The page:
Solaris Virtualization Epiphany

I was giving my standard pitch covering Sun Virtualisation Technologies which essentially entails me talking at length about the following slide. I kind of make the point that it is a means not an end, and that really what you're trying to do is run more applications on the same piece of hardware, and the trick is to try and do it most efficiently.

I've done this talk countless times with a pretty wide variety of customers, and I tend to start talking from the right, and move to the left, explaining how the "layer of additional non app resource utilisation" grows from right to left. (not true for Dynamic System Domains on the far left though.)

It finally occurred to me yesterday that the Unix and Windows world have an utterly different view of Virtualisation, and the need for Virtual Machines.

In the Unix world, application co-existence is second nature to most sys-admins. Virtualisation is all about application isolation. i.e. You START with all the apps on a single O/S instance, and you apply more and more constraints: resource management --> containers/zones --> virtual machines --> dynamic system domains.

In the Windows world, application co-existence is so rare that it isn't even considered. Virtualisation is all about application consolidation. (and the primary way to do it is to create lots of virtual machines, one per app).

The problem is simply viewed from completely different angles.

It's not just an application co-existence issue either. There's a scalability problem. A lot of "other" O/S's can't scale to fit the larger more powerful Intel/AMD multi-core servers available today, and the ONLY way to make use of them is to carve them up into smaller machines that Windows or Linux can digest. Solaris, on the other hand can scale up to hundreds of CPUs, and hundreds of Gigabytes of memory.

From the slide above, Sun/Solaris provides a wide choice of technologies to allow multiple applications to be consolidated onto a single server. Don't let the limitations of "other" O/S's blinker you into thinking that a Virtual Machine is the only answer. 

(I'm not saying that Virtual Machines is the WRONG answer btw, it's ONE of the answers, but it shouldn't be the only one that is considered.)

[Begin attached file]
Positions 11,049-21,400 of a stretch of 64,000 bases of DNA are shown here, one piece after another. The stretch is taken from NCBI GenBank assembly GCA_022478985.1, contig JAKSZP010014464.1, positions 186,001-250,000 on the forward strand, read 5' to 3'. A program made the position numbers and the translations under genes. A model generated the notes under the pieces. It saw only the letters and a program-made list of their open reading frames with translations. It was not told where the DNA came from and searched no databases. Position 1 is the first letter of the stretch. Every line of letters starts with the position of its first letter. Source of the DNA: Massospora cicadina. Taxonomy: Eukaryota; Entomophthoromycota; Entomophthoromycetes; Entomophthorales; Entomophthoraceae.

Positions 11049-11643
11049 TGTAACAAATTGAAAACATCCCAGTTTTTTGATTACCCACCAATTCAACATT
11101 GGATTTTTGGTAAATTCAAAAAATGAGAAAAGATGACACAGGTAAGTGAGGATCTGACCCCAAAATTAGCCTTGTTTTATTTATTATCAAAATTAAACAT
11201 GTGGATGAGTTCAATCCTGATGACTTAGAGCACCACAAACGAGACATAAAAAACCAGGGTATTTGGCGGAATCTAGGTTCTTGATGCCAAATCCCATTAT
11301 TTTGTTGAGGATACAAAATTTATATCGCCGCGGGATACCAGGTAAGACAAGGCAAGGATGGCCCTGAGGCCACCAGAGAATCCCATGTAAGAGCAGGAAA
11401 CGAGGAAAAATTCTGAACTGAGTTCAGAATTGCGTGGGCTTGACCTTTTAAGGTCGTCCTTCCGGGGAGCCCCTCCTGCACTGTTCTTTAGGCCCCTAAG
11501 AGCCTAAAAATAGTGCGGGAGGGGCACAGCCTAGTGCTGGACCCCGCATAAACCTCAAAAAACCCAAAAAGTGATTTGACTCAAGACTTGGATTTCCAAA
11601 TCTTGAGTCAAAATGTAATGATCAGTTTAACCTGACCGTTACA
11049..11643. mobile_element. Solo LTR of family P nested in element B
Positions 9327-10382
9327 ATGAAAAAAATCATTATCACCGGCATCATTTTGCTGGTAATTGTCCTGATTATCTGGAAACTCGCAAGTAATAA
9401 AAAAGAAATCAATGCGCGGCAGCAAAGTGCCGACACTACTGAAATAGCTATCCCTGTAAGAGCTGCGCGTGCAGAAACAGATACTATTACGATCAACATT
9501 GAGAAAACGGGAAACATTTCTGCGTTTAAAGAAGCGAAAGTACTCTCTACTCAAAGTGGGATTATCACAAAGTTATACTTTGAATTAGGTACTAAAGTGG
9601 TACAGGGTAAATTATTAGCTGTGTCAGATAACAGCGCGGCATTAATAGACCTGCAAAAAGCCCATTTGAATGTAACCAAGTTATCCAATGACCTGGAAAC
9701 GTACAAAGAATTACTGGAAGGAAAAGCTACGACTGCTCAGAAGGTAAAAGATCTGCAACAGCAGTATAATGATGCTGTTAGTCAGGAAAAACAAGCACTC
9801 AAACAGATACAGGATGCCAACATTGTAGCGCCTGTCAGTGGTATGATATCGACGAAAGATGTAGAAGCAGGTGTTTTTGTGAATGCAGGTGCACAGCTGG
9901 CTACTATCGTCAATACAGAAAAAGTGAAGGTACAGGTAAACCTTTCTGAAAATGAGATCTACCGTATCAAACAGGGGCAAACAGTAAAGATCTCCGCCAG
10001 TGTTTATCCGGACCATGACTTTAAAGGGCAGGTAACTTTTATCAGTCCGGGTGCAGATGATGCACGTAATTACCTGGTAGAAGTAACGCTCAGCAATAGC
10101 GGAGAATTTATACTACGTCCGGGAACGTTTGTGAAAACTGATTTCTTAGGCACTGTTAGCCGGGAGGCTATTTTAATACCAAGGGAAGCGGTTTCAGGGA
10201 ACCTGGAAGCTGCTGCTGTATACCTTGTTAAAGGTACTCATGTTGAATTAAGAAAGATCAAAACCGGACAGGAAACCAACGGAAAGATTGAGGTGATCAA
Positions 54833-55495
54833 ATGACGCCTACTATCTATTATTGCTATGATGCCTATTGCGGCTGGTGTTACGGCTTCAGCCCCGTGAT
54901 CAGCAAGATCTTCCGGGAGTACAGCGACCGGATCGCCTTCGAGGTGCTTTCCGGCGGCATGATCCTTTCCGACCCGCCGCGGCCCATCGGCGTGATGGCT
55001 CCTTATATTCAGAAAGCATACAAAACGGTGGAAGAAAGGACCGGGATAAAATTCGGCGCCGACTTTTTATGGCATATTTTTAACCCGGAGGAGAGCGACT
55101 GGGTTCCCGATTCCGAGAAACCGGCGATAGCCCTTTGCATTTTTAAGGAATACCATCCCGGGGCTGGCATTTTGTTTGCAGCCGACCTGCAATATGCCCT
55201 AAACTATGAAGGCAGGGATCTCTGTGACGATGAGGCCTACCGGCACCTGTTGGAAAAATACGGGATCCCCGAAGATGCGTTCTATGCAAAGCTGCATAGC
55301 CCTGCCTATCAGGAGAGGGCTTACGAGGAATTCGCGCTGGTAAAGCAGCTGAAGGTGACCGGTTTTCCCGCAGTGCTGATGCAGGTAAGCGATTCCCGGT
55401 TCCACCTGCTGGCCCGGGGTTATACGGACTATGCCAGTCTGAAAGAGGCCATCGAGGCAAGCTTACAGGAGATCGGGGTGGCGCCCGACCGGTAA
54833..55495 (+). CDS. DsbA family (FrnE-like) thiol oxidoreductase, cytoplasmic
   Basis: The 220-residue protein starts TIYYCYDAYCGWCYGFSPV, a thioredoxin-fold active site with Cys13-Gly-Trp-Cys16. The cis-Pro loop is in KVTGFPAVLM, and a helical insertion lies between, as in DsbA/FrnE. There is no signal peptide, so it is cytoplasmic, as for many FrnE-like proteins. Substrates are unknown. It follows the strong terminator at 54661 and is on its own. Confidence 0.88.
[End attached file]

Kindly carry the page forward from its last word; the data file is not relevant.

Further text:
Correct Mike. The view from Windows/linux side also pre-suppose some limitation in the virtualization they use today which doesn't exit with Solaris and vis versa. And sometime people using a technology from one sector tend to try to apply the same behavior in the other world. Which is not always the best fit for purpose. In a recent event where I was involved, several customers testify of their adoption of Solaris virtualization in production : one had already deployed around 700, the other 800. The nice thing is that they can put any application of any size, one having a Solaris "VM" (zone/container) of more than 40 cores to run a big Oracle instance... But again, from a Windows/Linux perspective that not the type of instance size that you see the most, but to balance that statement, I just participate in a migration project from Oracle on Windows to Oracle on Solaris x64 just for that requirement : ability to virtualize with no limitation on the capability to benefit from the system underneath.

Posted by Eric Bezille on May 16, 2009 at 04:51 AM BST #

Many customer IT Team choose multi-OS virtual machines because they don't have any influence on end-user choices. They can't manage information services but just SLA of servers. Perhaps, when cloud computing ll be adopted by end users, they understand that for us application solution is more important that hardware solution and that IT manager are more usefull to manage technologies.

Posted by Pascal Guy on May 17, 2009 at 02:59 AM BST #

Virtual Machine type virtualisation has the benefit of being a one-size fits all approach. There is a large amount of simplification that you get from this, and these benefits outweigh the "compute overhead" in highly heterogeneous environments. In practice, people tend to NOT mix as much as they think they will. I agree, cloud will start people asking for an application level of performance which makes the choice of underlying O/S a decision that the IT team can begin to make again. I'd like to believe that Solaris will be the obvious choice.